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Scenes From the Revolution
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Scenes From the Revolution

A tale of two ads.

(Photograph of Donald Trump by Scott Olson/Getty Images; photograph of Ron DeSantis by Scott Eisen/Getty Images.)

Forgive me, fiscal conservatives, for the pain I’m about to inflict on you. Watch through your (pudding) fingers if you must, but watch. Together the two ads below raise an essential question about the nature of the modern GOP.

In 2012, the party’s presidential ticket included Paul Ryan. In 2024, it will almost certainly feature a nominee who campaigned against reforming entitlements in the Republican primary. As a measure of how unserious the right has become about solving the country’s most challenging problems, that’s tough to beat.

Others have made that point, though. The thought I had when watching the ads is this:

What is the Trump revolution ultimately about?

To be a revolutionary Republican in good standing, a member of the populist movement that’s remade the GOP since 2016, what must one believe and prioritize?

“Judging from the ads, it seems like you need to oppose entitlement reform,” you might say, logically enough. But is it true? If Marjorie Taylor Greene came out for reforming Social and Security and Medicare gradually to make them sustainable for younger Americans while remaining committed to the MAGA cultural agenda in all particulars, would she be unelectable in her very red district in 2024?

Would Trump no longer take her calls? Would it affect her standing in the party at all? 

The two ads are about entitlements only nominally. What they’re really about is defining counterrevolutionary behavior.

On Monday Sarah Longwell published a piece at The Bulwark picking up on something she’s heard from Republican voters in focus groups. “We’re never going back” to the pre-Trump GOP, they warn her when asked about figures like Nikki Haley and Mike Pence. What, specifically, they disliked about what Longwell calls the “Before Trump” era isn’t clear; nevertheless, panelists will reliably grumble about the “establishment” pedigree or unwillingness to “fight” of any politician who made their bones during that period.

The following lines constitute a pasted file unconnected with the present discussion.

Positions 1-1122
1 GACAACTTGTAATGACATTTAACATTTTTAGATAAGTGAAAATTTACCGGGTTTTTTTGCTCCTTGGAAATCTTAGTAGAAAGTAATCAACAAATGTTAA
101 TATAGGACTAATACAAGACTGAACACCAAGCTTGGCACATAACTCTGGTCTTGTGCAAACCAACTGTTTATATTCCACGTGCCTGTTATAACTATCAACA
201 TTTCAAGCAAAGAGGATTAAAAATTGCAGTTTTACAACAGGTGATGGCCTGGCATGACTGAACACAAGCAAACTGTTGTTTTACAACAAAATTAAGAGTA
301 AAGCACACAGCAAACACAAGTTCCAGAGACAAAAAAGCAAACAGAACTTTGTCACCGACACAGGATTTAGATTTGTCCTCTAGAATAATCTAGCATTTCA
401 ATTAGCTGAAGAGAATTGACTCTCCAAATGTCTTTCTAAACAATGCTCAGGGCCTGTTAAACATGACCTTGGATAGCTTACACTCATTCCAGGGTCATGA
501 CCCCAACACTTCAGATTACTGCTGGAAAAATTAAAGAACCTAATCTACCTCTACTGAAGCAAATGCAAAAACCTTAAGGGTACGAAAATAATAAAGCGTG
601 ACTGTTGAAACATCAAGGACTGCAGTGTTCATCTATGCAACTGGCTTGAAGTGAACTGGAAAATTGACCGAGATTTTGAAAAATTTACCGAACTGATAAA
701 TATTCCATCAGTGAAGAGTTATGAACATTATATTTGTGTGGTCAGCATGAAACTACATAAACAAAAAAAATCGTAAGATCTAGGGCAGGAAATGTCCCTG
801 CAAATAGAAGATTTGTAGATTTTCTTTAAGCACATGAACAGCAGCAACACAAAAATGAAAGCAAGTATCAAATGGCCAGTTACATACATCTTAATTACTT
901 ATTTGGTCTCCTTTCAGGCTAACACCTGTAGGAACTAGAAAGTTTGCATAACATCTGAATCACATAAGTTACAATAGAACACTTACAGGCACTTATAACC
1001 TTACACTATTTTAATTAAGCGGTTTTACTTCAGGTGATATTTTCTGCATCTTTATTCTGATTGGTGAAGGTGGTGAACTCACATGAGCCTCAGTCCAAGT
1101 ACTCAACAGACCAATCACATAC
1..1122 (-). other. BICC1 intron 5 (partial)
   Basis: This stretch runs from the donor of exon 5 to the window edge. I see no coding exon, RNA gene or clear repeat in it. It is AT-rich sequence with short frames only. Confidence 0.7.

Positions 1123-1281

Even working at the uppermost levels of Trump’s own administration, as Pence and Haley both did, apparently can’t wash off the “Before Trump” stink.

Longwell never uses the R-word but it’s plain as day that she’s describing a revolutionary mindset among Republican voters. The ancien régime was toppled in 2016; the revolution prevailed; revolutionary progress requires that members of that regime never again be trusted with power.

I wrote about that last month. It’s key to the coming death match between Trump and Ron DeSantis, I’m convinced. Which of them will be deemed the revolutionary candidate and which the counterrevolutionary by Republican primary voters?

For Trump and his fans, that’s easy. He is the revolution.

He led it to power in 2016. He can’t be counterrevolutionary any more than Fidel Castro could, which is why he and his supporters find DeSantis’ willingness to oppose him so galling. It’s not just a wound to Trump’s ego or a threat to his hold on power over the right, it’s an affront to his stature as leader of the revolution. Imagine John Adams or Alexander Hamilton challenging George Washington for the presidency.

Entitlement reform is a potent issue. Trump’s “pudding fingers” ad is obviously designed to spook the more fiscally liberal working-class populists whom he brought into the party about his younger opponent. But its broader meaning has to do with revolutionary politics, reminding Republican voters that DeSantis was once part of the pre-Trump ancien régime and shared its ideological preferences. Choosing him as nominee would bring the revolution to an end.

Note how Longwell describes the criticism of DeSantis she’s begun to hear in Republican focus groups. It’s not specific to entitlements. It’s more attitudinal.

Voters I talked to recently say they’re “a little concerned” about DeSantis “because he’s still establishment,” and that “he seems like more of an open-borders, Paul Ryan kind of guy.” Others called him “more of a politician than Trump is” and said “he is very much one of those political, swampy guys.”